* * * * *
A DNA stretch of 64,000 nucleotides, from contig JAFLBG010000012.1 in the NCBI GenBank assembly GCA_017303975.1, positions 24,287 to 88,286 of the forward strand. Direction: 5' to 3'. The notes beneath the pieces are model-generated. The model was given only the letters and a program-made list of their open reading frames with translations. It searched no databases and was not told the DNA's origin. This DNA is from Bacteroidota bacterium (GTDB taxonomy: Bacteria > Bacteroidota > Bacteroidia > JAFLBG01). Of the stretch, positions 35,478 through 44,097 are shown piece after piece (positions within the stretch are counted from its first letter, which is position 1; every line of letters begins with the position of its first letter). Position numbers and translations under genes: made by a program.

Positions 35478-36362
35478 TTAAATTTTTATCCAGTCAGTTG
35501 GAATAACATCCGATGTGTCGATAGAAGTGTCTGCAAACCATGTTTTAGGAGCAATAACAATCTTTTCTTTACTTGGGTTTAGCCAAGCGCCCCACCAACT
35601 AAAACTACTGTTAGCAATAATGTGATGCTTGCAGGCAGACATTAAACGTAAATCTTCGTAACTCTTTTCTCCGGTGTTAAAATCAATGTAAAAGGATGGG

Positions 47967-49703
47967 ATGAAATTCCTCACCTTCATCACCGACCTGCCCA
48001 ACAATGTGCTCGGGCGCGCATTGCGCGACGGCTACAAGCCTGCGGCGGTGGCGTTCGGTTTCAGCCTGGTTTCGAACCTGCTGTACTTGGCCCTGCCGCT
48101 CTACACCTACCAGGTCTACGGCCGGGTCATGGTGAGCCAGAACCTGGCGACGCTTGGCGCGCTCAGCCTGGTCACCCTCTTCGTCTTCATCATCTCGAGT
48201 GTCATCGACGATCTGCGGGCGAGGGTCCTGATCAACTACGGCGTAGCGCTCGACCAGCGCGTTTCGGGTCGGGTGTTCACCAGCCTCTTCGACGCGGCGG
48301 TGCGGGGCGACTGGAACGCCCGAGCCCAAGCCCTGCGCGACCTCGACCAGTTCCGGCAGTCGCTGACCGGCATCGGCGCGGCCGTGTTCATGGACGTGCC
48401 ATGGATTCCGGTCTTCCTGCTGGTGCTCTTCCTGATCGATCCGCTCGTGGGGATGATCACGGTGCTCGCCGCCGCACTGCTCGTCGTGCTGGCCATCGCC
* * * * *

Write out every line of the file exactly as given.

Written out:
A DNA stretch of 64,000 nucleotides, from contig JAFLBG010000012.1 in the NCBI GenBank assembly GCA_017303975.1, positions 24,287 to 88,286 of the forward strand. Direction: 5' to 3'. The notes beneath the pieces are model-generated. The model was given only the letters and a program-made list of their open reading frames with translations. It searched no databases and was not told the DNA's origin. This DNA is from Bacteroidota bacterium (GTDB taxonomy: Bacteria > Bacteroidota > Bacteroidia > JAFLBG01). Of the stretch, positions 35,478 through 44,097 are shown piece after piece (positions within the stretch are counted from its first letter, which is position 1; every line of letters begins with the position of its first letter). Position numbers and translations under genes: made by a program.

Positions 35478-36362
35478 TTAAATTTTTATCCAGTCAGTTG
35501 GAATAACATCCGATGTGTCGATAGAAGTGTCTGCAAACCATGTTTTAGGAGCAATAACAATCTTTTCTTTACTTGGGTTTAGCCAAGCGCCCCACCAACT
35601 AAAACTACTGTTAGCAATAATGTGATGCTTGCAGGCAGACATTAAACGTAAATCTTCGTAACTCTTTTCTCCGGTGTTAAAATCAATGTAAAAGGATGGG

Positions 47967-49703
47967 ATGAAATTCCTCACCTTCATCACCGACCTGCCCA
48001 ACAATGTGCTCGGGCGCGCATTGCGCGACGGCTACAAGCCTGCGGCGGTGGCGTTCGGTTTCAGCCTGGTTTCGAACCTGCTGTACTTGGCCCTGCCGCT
48101 CTACACCTACCAGGTCTACGGCCGGGTCATGGTGAGCCAGAACCTGGCGACGCTTGGCGCGCTCAGCCTGGTCACCCTCTTCGTCTTCATCATCTCGAGT
48201 GTCATCGACGATCTGCGGGCGAGGGTCCTGATCAACTACGGCGTAGCGCTCGACCAGCGCGTTTCGGGTCGGGTGTTCACCAGCCTCTTCGACGCGGCGG
48301 TGCGGGGCGACTGGAACGCCCGAGCCCAAGCCCTGCGCGACCTCGACCAGTTCCGGCAGTCGCTGACCGGCATCGGCGCGGCCGTGTTCATGGACGTGCC
48401 ATGGATTCCGGTCTTCCTGCTGGTGCTCTTCCTGATCGATCCGCTCGTGGGGATGATCACGGTGCTCGCCGCCGCACTGCTCGTCGTGCTGGCCATCGCC